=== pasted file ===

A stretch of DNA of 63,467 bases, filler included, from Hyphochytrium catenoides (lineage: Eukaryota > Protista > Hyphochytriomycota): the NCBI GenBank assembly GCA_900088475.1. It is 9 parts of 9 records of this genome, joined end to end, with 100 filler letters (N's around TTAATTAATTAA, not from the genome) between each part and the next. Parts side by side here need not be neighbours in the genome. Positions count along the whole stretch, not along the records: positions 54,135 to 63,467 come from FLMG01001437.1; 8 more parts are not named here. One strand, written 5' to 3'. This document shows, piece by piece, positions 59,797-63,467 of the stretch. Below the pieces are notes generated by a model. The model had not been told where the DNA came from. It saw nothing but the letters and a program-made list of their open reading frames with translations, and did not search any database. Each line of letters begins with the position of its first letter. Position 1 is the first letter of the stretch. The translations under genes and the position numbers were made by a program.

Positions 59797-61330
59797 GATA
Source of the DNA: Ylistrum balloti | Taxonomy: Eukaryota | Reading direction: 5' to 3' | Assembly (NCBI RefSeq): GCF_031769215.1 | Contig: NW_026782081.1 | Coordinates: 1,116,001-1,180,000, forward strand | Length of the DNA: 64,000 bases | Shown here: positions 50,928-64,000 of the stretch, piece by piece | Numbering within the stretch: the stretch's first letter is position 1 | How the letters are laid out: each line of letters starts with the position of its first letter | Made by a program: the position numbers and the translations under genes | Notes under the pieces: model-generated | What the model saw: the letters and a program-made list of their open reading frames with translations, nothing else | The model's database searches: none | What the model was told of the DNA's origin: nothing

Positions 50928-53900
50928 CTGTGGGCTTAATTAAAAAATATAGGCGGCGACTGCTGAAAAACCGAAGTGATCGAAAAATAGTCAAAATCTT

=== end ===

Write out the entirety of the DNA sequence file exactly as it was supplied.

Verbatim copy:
A stretch of DNA of 63,467 bases, filler included, from Hyphochytrium catenoides (lineage: Eukaryota > Protista > Hyphochytriomycota): the NCBI GenBank assembly GCA_900088475.1. It is 9 parts of 9 records of this genome, joined end to end, with 100 filler letters (N's around TTAATTAATTAA, not from the genome) between each part and the next. Parts side by side here need not be neighbours in the genome. Positions count along the whole stretch, not along the records: positions 54,135 to 63,467 come from FLMG01001437.1; 8 more parts are not named here. One strand, written 5' to 3'. This document shows, piece by piece, positions 59,797-63,467 of the stretch. Below the pieces are notes generated by a model. The model had not been told where the DNA came from. It saw nothing but the letters and a program-made list of their open reading frames with translations, and did not search any database. Each line of letters begins with the position of its first letter. Position 1 is the first letter of the stretch. The translations under genes and the position numbers were made by a program.

Positions 59797-61330
59797 GATA
Source of the DNA: Ylistrum balloti | Taxonomy: Eukaryota | Reading direction: 5' to 3' | Assembly (NCBI RefSeq): GCF_031769215.1 | Contig: NW_026782081.1 | Coordinates: 1,116,001-1,180,000, forward strand | Length of the DNA: 64,000 bases | Shown here: positions 50,928-64,000 of the stretch, piece by piece | Numbering within the stretch: the stretch's first letter is position 1 | How the letters are laid out: each line of letters starts with the position of its first letter | Made by a program: the position numbers and the translations under genes | Notes under the pieces: model-generated | What the model saw: the letters and a program-made list of their open reading frames with translations, nothing else | The model's database searches: none | What the model was told of the DNA's origin: nothing

Positions 50928-53900
50928 CTGTGGGCTTAATTAAAAAATATAGGCGGCGACTGCTGAAAAACCGAAGTGATCGAAAAATAGTCAAAATCTT